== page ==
Different Effects of Right and Left Stellate Ganglion Block on Systolic Blood Pressure and Heart Rate

DOI: 10.4236/ojanes.2013.33033   PDF   HTML     4,346 Downloads   6,899 Views   Citations

Abstract

Purpose: Whether or not right and left stellate ganglion blocks (SGB) affect blood pressure (BP) and heart rate (HR) differently has been controversial. The aim of this study was to analyze BP and HR changes after large numbers of right or left SGBs. Methods: A total of 16,404 right SGBs and 13,766 left SGBs were performed with 6 ml of 1% mepivacaine using the anterior paratracheal approach at C6. Changes in systolic BP and HR 30 min after SGBs were compared to the baseline values. Results: Systolic BP decreased by 25 to 49 mmHg in 10.93% and more than 50 mmHg in 0.67% of 16,404 right SGBs. Those percentages were significantly higher than corresponding percentages; 8.43% and 0.49% of 13,766 left SGBs (P < 0.0001 and P < 0.05, respectively). On the other hand, systolic BP increased by 25-49 mmHg in 5.74% and more than 50 mmHg in 0.52% of left SGBs, and in 4.15% and 0.18% of right SGBs (P < 0.0001and P < 0.0001 between left and right SGBs, respectively). Right SGB caused marked reduction in HR (greater than 30 beats/min), more than left SGB (4.22% versus 2.70%, P < 0.0001). Conclusions: Both right and left SGBs could produce clinically significant hypertension and hypotension, and also severe bradycardia. However, right SGB produces a higher incidence of significant reductions in systolic BP and HR, compared to left SGB. On the other hand, left SGB produces a significant increase in systolic BP compared to right SGB. Those differences likely stem from the hemispheric asymmetry in autonomic cardiovascular control.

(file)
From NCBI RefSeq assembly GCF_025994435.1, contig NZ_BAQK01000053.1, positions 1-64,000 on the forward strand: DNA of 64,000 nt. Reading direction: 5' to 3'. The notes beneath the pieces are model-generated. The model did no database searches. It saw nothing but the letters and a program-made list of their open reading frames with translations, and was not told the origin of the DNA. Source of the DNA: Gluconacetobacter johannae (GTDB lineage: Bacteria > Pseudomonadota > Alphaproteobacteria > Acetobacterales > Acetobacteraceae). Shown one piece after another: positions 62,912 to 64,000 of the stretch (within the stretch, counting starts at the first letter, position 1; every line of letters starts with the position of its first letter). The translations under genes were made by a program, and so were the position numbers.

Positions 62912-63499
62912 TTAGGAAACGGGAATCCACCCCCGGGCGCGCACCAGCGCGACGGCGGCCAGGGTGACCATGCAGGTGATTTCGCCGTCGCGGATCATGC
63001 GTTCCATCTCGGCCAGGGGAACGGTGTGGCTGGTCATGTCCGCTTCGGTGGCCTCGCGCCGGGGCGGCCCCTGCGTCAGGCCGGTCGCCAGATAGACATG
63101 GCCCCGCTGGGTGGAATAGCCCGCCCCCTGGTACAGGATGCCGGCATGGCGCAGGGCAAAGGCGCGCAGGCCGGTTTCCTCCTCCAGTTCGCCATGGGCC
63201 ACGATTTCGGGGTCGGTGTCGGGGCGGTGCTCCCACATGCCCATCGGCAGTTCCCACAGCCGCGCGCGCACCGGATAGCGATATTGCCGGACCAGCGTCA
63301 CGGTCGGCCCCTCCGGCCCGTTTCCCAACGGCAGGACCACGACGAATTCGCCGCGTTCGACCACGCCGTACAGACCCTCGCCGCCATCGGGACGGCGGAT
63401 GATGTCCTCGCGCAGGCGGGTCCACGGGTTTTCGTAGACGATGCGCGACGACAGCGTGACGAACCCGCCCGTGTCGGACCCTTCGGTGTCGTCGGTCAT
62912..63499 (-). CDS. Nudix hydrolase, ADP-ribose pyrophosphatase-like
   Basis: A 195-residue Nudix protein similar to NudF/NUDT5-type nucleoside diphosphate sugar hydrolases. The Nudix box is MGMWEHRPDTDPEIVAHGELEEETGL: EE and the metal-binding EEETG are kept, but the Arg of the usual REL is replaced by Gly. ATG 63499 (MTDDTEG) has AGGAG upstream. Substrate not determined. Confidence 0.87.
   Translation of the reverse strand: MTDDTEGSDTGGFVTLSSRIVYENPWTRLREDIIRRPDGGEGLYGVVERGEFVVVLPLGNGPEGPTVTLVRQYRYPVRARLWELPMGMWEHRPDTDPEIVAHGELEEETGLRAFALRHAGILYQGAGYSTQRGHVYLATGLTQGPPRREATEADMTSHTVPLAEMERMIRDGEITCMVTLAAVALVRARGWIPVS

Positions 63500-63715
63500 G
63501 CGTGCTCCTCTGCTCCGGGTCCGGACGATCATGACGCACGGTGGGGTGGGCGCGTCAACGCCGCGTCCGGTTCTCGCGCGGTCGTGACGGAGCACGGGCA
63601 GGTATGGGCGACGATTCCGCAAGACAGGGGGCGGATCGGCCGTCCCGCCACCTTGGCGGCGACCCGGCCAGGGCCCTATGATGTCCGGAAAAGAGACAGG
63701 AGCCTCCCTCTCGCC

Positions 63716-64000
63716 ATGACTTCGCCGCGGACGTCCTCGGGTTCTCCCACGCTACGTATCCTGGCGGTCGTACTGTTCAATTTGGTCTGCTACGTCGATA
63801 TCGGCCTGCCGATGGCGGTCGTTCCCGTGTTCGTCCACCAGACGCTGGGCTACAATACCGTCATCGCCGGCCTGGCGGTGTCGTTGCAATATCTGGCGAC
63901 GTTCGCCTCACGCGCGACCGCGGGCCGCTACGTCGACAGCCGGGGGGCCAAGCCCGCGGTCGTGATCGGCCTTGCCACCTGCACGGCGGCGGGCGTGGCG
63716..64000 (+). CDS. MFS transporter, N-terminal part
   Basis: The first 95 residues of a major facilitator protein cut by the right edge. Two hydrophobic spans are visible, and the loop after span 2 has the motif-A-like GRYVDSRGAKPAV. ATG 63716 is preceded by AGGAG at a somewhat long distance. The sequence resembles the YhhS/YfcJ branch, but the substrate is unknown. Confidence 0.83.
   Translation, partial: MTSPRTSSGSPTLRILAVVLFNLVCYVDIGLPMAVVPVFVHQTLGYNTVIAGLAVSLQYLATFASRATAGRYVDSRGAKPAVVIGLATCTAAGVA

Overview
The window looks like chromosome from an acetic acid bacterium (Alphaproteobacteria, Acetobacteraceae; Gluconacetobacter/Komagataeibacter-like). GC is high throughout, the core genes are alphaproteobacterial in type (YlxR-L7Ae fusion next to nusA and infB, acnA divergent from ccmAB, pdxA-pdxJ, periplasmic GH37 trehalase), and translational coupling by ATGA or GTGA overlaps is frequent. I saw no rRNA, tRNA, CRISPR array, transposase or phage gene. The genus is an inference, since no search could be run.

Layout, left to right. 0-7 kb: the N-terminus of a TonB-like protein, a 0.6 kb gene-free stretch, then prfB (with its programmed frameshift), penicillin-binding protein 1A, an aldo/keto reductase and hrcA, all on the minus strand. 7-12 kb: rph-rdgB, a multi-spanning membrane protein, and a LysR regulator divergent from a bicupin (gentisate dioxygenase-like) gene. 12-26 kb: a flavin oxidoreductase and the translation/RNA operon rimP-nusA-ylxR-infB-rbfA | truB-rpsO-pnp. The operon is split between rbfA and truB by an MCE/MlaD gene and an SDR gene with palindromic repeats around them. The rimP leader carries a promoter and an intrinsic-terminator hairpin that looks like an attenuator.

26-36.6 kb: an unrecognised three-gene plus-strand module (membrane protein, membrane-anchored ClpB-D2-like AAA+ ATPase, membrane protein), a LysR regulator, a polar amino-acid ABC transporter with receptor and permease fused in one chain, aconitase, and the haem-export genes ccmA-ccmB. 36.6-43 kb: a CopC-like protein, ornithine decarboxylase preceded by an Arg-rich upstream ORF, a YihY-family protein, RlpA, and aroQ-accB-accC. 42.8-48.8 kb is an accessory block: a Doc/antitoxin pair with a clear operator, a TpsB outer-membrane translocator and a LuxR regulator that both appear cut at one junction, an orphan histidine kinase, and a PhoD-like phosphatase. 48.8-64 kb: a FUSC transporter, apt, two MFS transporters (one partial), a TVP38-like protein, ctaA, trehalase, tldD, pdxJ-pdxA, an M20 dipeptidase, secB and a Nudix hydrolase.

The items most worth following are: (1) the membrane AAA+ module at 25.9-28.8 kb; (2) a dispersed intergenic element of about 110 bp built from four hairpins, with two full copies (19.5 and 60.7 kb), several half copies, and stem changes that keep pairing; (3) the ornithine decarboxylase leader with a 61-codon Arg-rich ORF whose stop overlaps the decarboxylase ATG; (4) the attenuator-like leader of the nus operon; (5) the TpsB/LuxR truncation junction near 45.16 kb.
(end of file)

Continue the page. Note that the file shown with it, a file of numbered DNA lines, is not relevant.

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S. Yokota, C. Taneyama and H. Goto, "Different Effects of Right and Left Stellate Ganglion Block on Systolic Blood Pressure and Heart Rate," Open Journal of Anesthesiology, Vol. 3 No. 3, 2013, pp. 143-147. doi: 10.4236/ojanes.2013.33033.

Conflicts of Interest

The authors declare no conflicts of interest.

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